Handling a small boat in a storm doesn’t have to be stressful. If you have kept a proper lookout, developed a “weather eye” and monitored the weather on your VHF radio, you should have plenty of time to get prepared. Obviously, the best way to handle rough weather is to get to shore immediately and avoid it completely. However, this may not be practical if you are on an extended cruise. In this case, you should prepare yourself, the vessel and your crew for what is to come.

As boats vary in design and size, and weather conditions vary in severity, so does the laundry list of precautionary items that need to be performed. The following list was accumulated from various resources and from input from those who have experience on the water when the weather turns for the worse. Thanks to those who contributed. For novice boaters we have defined some of the more unfamiliar terms such as jack line, sea anchor and drogue below.

What Every Skipper Should Know

  • Meet with the crew to explain the situation and reassure them. Make sure that they know what to do, and what not to do, when the extreme weather arrives. Explain such things as keeping low in the boat, not moving around excessively and not going out on deck unless necessary. Give them all an assignment to keep them occupied and keep their minds off the situation.
  • Determine position of storm, wind direction, speed and estimate time to your location.
  • Secure all hatches; close all ports and windows. (Keep the water on the outside.)
  • Pump bilges dry and repeat as required. This helps eliminate “free water effect.” (Sloshing of water in the bilge as the boat rolls which can effect stability.)
  • Secure all loose gear above decks and below. Put away small items and lash down larger ones. Anything you want to have when the storm passes must be secured.
  • Break out PFD’s and foul weather gear and exercise your authority as skipper by requiring them to be worn by everyone on board. Do this before the weather gets bad, don’t wait too long.
  • Ready emergency equipment that you may need such as hand pumps, bailers, first aid kit, sound signaling device, etc.
  • Get a good fix of your position and plot it on your chart. Make note of the time, your heading and speed.
  • Make plans to alter course to sheltered waters if possible.
  • Continue to monitor channel 16 on your VHF radio for updates to severe forecasts.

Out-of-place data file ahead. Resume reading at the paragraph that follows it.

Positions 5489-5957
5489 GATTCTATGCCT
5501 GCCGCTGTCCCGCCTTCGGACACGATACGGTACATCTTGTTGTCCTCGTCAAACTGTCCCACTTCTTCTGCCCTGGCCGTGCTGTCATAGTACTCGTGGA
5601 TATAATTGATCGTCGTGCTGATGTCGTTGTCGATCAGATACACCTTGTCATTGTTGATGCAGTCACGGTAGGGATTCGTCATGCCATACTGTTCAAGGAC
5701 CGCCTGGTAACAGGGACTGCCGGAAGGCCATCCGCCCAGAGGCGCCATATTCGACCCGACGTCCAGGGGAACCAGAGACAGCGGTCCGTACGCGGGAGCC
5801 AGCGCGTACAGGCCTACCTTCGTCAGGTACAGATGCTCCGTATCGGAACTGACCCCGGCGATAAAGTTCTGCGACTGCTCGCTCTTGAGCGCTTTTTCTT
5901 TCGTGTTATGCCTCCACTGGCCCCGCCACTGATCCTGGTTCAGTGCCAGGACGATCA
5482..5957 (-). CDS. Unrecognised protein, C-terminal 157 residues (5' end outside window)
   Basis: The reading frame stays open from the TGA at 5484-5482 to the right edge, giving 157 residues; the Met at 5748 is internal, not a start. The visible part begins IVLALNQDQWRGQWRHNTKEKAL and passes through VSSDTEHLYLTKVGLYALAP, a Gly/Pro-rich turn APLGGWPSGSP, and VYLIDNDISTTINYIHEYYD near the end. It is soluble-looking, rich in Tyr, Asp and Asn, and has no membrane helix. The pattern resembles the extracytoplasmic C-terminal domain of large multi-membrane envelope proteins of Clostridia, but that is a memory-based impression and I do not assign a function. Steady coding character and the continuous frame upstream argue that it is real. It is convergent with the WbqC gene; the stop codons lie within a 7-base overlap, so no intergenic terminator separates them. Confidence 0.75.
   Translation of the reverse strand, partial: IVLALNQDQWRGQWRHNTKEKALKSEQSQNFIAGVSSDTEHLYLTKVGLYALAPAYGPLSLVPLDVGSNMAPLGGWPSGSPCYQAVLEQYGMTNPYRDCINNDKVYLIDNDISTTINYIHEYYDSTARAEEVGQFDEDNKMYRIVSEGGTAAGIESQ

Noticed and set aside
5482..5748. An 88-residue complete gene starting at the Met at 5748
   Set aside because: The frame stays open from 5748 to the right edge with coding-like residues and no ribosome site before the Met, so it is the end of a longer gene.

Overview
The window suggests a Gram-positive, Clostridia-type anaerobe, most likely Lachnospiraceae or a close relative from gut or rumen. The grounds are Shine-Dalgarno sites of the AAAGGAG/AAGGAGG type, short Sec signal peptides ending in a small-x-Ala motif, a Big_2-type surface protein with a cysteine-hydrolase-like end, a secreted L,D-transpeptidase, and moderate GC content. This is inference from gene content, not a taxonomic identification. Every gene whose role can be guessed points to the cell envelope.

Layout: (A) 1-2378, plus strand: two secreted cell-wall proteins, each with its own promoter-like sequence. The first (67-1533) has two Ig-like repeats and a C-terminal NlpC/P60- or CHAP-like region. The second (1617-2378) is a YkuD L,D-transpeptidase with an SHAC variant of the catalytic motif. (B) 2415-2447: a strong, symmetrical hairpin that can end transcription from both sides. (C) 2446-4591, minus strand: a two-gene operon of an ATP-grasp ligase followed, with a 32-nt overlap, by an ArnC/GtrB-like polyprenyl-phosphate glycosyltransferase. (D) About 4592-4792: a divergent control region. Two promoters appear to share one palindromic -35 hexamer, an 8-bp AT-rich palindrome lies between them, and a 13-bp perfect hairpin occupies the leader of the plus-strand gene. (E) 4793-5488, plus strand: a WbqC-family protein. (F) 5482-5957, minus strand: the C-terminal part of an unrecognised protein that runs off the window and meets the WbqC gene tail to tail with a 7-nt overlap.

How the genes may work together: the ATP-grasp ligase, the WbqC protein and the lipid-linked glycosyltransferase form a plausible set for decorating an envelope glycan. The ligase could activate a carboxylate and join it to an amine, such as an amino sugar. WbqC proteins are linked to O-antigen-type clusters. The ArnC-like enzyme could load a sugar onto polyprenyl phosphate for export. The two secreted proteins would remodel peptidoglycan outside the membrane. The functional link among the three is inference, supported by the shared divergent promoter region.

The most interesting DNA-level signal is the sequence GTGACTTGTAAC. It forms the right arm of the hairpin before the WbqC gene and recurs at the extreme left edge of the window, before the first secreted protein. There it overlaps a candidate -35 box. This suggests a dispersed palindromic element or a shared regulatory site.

• For extremely severe weather, break out your abandon ship procedures and review them.
  • Make sure the life raft is ready to be deployed.
  • Make sure emergency food and water are in the life raft.
  • Rig jack lines (see below for definitions) and/or life lines and require anyone who must go on deck to wear a safety harness.
  • Make ready your sea anchor or drogue if needed.
  • Turn on navigation lights.
  • Keep away from metal objects.
  • Change to a full fuel tank if possible.
  • Keep a sharp lookout for floating debris and other boats.
  • If you have a choice, do not operate the boat from the flybridge.

Prevent getting caught in heavy weather by developing a “weather eye,” listening to your radio, and heading for shore before it becomes an emergency.

Jack Lines – lines rigged along the outboard decks running from the bow aft. This allows you to attach the tether from your safety harness and move forward and back at will.

Life Lines – usually vinyl or plastic covered wire rope at the sides of the boat’s deck to keep the crew from falling overboard.

Safety Harness – a nylon web harness worn in rough seas or heavy weather. It has a tether with a clip. The clip is attached to the jack lines or lifelines so that if you are washed overboard in a storm you are still attached to the boat.

Sea Anchor – A floating canvas cone, held open by wire rings, with an opening in the smaller end, and a rope bridle at the larger end attached to a line leading to the bow of the boat. It is used in storm conditions to (a) keep the bow of the boat into the wind, and (b) slow the downwind drift of the boat.

Drogue – Any device steamed astern to check a boat’s speed and/or to help keep the stern perpendicular to the waves in a following sea.

Boat Handling Under Adverse Conditions

Some of the most challenging conditions you may encounter as a skipper are the adverse conditions of “Heavy Weather.” The size of your boat does not have much to do with its seaworthiness. How it will handle adverse conditions is more or less built in during the design and construction. You should never use your boat for anything other than for what it was designed and its intended use. Don’t venture into waters or weather conditions which are beyond your boat’s design capabilities.